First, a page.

Comments and Questions 6 20 2017
My only experience with weed mat, was pulling one up, and finding stinky dead earth beneath
Now it sounds like this person’s plastic weed mat caused the soil below it to turn anaerobic due to either a lack of air penetrating the mat or retaining too much moisture which then excluded the air from entering the soil. When this happens the soil begins to anaerobically digest and produce alcohols, phenols, and gasses such as methane, the scent of sewer gas.
Not ideal plant growing conditions!
However there can be benefits when using plastic weed mat in the right conditions that does let air and water through, as the mat can help keep the soil moist, especially in drier regions. Weed mats can also warm or cool the soil depending on how much sunlight they absorb or reflect. They can also help prevent erosion. But the main reason people use it, is because the mats also reduce weed competition for plants planted into or near the weed mat. Reduced competition for water, sunlight, and for nutrients.
However the biggest problem with plastic weed mat when growing and assuming the correct mat was chosen for the conditions, is that if left on for extended periods, the soil often tends to breed plant pathogens. This happens when soils are not amended with a high carbon source such as plant leaf litter, plant exudates, or an organic mulch.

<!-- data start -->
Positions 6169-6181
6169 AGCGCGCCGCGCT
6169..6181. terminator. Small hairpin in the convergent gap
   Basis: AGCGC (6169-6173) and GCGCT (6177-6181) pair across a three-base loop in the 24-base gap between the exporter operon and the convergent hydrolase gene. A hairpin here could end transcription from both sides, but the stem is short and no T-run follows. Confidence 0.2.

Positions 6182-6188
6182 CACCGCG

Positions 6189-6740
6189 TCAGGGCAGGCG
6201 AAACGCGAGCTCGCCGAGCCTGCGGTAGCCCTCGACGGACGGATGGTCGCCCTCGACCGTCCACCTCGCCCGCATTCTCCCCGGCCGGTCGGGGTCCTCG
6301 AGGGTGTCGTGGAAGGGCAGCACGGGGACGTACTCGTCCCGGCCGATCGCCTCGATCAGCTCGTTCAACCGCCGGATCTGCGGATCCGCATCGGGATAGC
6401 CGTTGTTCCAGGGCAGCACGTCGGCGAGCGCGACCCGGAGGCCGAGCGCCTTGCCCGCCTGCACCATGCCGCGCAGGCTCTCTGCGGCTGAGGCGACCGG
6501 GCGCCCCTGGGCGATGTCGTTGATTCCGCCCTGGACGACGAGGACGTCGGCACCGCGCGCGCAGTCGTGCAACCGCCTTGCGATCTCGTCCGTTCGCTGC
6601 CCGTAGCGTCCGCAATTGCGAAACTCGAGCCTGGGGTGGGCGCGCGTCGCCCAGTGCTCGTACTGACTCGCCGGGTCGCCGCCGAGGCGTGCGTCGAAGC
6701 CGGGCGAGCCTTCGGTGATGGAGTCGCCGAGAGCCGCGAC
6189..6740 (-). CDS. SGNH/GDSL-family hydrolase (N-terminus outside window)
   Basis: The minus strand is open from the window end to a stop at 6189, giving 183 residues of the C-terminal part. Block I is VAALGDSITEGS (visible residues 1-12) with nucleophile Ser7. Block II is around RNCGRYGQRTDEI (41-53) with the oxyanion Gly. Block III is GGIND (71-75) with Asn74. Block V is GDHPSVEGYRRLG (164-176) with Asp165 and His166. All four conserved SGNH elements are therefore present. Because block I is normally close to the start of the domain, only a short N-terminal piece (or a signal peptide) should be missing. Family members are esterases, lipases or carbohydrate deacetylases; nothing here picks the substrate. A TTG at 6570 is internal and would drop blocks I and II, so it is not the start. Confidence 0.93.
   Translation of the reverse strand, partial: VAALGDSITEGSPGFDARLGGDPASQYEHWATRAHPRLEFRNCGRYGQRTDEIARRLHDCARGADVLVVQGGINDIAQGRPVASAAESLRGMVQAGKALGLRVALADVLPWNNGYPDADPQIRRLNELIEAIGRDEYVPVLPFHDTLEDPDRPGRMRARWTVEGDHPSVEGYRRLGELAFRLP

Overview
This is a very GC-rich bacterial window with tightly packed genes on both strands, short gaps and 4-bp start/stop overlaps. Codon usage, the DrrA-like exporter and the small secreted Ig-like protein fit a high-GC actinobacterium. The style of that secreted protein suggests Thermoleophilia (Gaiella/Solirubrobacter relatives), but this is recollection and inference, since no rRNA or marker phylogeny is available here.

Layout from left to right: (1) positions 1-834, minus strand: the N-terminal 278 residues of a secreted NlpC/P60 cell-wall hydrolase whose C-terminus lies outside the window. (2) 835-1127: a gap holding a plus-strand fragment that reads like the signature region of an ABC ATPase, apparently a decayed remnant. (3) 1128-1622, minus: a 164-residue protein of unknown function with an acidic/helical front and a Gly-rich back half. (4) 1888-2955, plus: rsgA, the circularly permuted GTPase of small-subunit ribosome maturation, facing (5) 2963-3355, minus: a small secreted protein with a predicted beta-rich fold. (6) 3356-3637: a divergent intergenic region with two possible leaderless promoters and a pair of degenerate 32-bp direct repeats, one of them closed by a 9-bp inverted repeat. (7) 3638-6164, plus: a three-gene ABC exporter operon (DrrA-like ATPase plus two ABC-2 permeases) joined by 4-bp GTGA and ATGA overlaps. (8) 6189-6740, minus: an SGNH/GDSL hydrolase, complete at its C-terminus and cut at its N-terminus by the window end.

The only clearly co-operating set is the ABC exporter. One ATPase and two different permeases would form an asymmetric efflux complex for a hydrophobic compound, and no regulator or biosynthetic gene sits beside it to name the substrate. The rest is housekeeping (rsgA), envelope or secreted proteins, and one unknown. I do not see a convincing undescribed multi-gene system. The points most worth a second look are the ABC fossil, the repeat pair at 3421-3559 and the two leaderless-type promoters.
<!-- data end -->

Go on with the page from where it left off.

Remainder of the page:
In soils that are kept moist and aerated and warm the microbiology and fauna become more active and will chomp through organic matter like there is no tomorrow. In doing so there is an increase in soil carbon respiration in the form of carbon dioxide and methane along with other gasses. This increase in respiration can actually help increase plant growth by providing carbon dioxide concentrated around the plant leaves. The increase in microbiological activity also increases nutrient cycling and plant available soil nutrients. However if the plants aren’t putting the carbon back into the soil via their roots, exudates, or plant litter when they die – then over the long term the soil community suffers.